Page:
Surviving Table Fare At The Family Picnic
by James Snyder
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The best thing about any picnic is the food. After all, what would a picnic be without food? Picnic food is different from the normal table fare you might expect at home.
People will accept things on the picnic table that would never be accepted on the dining table at home n things like bugs, insects, including ants, mosquitoes, and obnoxious relatives, who have the ability to bug the dickens out of everybody.
At very low moments in my thinking I have pondered why God created mosquitoes in the first place. For the life of me, I cannot think of any good reason for their existence. God may have his reasons.
When I get to heaven, I plan to corner Noah and grill him on the subject of “why didn’t you swat those two mosquitoes?” He may have a perfectly good reason, but on this side of eternity, I can’t think of one. He had a golden opportunity to rid all of humanity of this annoying little critter.
Of course, a thought just occurred to me. Maybe Noah swatted another critter a hundred times peskier than the mosquito and we’ve never known about it. Perhaps, there were a hundred such pesky critters, the mosquito being number 100 on his list and he only got down to number 99. Instead of complaining about the mosquito he did not swat, I should be grateful for the 99 other critters that he eliminated.
Once a person gets beyond all those pesky elements of a picnic, he then can settle down to the main attraction, which is the food.
At our annual family reunion picnics, several relatives always bring what they call their “specialty item.” The rest of the family calls them other things, which are not printable in such a fine publication is this.
First on the list of these “specialty items,” is dear old Aunt Louise’s surprise salad/casserole/meatloaf n we never quite knew which it was or what to call it. Every year people queried her about the recipe. Aunt Louise, however, kept her secret recipe guarded until the day she died.
Several things about this dish of hers caught our attention each year. First of all, it was always different. No two years did it ever taste the same, or even look the same. I, along with the other more thoughtful members of my family, had suspicions about this recipe. Everyone knows that a casserole dish hides a multitude of sins.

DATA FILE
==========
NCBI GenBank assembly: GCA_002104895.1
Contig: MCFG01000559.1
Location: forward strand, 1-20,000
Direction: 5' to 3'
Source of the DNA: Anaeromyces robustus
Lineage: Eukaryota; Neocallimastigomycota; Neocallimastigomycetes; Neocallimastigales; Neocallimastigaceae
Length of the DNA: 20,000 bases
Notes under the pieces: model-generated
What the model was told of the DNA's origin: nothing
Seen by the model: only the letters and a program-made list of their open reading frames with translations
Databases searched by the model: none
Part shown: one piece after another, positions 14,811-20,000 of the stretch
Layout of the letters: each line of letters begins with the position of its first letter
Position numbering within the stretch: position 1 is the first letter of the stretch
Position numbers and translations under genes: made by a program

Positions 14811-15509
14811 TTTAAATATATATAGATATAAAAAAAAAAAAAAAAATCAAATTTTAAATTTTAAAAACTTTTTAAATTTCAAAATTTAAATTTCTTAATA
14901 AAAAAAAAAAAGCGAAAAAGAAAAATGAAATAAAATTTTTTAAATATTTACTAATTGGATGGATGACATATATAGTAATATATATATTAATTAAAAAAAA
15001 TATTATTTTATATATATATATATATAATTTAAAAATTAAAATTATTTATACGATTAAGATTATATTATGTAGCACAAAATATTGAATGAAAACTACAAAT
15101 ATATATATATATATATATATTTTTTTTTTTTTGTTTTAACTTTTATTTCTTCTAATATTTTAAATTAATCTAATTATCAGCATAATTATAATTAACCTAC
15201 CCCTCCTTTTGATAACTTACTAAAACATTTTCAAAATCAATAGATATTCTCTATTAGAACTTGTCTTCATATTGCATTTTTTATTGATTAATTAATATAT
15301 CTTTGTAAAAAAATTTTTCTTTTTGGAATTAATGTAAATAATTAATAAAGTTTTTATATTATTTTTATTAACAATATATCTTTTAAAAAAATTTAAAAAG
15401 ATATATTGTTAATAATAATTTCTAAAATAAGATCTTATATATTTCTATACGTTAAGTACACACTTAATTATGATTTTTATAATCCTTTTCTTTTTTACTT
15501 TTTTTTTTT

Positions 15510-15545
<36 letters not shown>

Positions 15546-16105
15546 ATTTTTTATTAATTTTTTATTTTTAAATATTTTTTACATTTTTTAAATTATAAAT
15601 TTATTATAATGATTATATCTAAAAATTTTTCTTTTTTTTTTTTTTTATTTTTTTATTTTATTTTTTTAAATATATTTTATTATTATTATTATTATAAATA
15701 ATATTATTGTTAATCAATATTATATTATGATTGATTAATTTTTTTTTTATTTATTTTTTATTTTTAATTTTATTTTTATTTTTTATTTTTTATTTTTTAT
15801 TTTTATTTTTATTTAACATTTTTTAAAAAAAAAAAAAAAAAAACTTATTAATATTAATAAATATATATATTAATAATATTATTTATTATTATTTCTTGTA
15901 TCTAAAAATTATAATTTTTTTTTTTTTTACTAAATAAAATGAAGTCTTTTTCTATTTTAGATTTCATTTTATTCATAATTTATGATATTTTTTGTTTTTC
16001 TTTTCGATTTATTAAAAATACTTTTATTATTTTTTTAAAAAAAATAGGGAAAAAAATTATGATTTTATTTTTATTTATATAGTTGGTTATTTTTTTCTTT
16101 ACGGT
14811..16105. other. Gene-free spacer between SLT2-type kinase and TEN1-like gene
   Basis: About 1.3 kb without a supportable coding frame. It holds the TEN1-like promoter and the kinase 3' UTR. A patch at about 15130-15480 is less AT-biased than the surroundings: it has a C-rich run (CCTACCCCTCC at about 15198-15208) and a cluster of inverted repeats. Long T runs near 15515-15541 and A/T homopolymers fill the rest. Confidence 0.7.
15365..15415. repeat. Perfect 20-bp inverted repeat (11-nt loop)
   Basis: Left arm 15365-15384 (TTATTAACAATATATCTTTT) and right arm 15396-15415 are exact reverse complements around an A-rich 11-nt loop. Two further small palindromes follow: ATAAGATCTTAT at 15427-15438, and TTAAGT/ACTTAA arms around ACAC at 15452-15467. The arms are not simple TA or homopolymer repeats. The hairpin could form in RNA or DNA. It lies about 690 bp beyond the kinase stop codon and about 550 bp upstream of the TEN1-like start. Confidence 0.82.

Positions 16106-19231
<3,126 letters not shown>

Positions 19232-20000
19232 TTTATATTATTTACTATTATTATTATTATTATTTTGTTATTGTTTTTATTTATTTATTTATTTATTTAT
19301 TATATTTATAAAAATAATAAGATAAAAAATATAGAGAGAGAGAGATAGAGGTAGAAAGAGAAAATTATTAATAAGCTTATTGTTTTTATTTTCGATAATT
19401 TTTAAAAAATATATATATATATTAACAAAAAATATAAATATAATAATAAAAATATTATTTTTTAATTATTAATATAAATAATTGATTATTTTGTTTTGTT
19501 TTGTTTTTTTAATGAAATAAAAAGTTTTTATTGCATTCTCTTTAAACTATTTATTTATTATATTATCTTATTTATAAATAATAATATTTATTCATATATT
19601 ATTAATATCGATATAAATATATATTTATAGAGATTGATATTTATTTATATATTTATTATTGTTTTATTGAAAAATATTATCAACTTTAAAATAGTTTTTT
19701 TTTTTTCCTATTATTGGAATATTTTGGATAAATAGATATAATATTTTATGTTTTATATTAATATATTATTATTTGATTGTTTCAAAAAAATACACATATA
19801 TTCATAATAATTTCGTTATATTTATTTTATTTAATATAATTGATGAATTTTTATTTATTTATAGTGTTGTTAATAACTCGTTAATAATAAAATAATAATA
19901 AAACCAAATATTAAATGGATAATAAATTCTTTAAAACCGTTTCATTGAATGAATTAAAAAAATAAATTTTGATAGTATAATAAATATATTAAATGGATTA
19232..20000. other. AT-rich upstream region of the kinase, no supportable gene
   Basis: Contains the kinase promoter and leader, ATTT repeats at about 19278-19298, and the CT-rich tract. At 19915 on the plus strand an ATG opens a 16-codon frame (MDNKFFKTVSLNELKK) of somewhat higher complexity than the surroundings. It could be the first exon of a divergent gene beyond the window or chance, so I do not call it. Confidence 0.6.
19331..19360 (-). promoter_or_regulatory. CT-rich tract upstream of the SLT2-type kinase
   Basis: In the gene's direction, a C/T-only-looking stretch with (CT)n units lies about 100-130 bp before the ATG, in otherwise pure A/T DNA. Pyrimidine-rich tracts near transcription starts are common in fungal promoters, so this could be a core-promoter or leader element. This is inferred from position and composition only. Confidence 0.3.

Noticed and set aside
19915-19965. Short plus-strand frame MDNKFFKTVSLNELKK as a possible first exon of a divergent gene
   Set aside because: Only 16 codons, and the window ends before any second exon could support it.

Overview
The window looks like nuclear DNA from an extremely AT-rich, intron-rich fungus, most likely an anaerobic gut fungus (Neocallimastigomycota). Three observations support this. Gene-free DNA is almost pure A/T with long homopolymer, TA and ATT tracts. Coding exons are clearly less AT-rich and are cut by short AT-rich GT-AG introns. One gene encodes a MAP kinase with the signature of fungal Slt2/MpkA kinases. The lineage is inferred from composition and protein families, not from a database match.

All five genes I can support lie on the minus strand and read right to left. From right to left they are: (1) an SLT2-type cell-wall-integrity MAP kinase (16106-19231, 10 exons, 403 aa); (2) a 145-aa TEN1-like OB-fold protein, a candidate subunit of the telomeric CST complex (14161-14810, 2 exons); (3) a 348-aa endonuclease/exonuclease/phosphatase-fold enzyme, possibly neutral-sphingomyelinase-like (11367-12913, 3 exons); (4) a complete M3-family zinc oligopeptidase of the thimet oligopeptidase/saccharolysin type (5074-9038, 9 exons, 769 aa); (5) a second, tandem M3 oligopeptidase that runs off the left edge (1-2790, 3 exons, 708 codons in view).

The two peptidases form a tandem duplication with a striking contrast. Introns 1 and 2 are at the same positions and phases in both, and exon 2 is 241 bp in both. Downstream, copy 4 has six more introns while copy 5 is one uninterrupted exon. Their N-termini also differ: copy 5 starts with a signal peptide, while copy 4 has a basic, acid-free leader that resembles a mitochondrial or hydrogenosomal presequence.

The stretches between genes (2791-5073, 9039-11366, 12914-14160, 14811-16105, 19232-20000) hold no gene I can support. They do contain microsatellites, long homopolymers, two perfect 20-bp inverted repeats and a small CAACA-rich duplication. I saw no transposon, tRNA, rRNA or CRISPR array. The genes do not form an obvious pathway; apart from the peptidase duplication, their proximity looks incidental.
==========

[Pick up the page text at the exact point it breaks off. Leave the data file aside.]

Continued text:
The great thing about this “specialty item” was it could be either the entrée or dessert depending on when it was put on the table. Nobody ever knew what it was or what to call it; we just referred to it as Aunt Louise’s dish.
Then there was Uncle Howard’s homemade bean “whatever-he-had-at-hand” soup. This too was a closely guarded recipe and Uncle Howard went to his death with the secret, or maybe because of it, we never knew which.
Uncle Howard often called it chili. Everybody else, behind his back of course, called it everything but chili. One spoonful and it was obvious he had never seen or tasted real chili in his life.
The good thing about Uncle Howard’s “specialty item,” was it stuck to your ribs ... your stomach ... your small intestines ... and everything else it happened to touch, for months at a time. It was not biodegradable, but Uncle Howard was.
While I’m on the subject of picnic food, I cannot overlook Uncle Henry’s homemade root beer. Nobody in our family was prouder of anything than Uncle Henry was about his homemade root beer.
Not only was he proud of it, but he always made gallons of it and insisted everybody drink their fill of it. One sip and I had my fill of it, I assure you.
It’s hard to describe his homemade root beer. It tasted like carbonated lye soap, and the taste stayed with you for months. Every time you burped, there was a soapy burning sensation in the back of your throat, which eventually came up through your nose burning any hairs you might have.
Picnics, however, are not just about food. Food is a big part but there is another side to it. That side of course, being the people ... your relatives. I suppose it’s possible to go off by yourself and have a picnic, but what fun would that be.
One thing about our family picnic is that we always had a balanced meal, especially if Aunt Rhoda showed up. There would be Aunt Rhoda on one side of the picnic table and 17 nieces and nephews on the other side.
There was that incident one year when one of the nephews got up to go to the bathroom. It was the first time anyone saw Aunt Rhoda with more food on the outside of her than on the inside.
Coming together for food, fellowship and fun is what family is all about. It’s also what the family of God is all about. Just as there are quirky people in our families, so there are quirky people in the family of God.
When we get together, we always remember those quirky relatives. I’m not sure if we love them in spite of their quirkiness or because of it.
The apostle Paul put it in perspective. He wrote: “Bear ye one another’s burdens, and so fulfill the law of Christ.” (Galatians 6: 2 KJV.)
Fair or foul, there is nothing like family.
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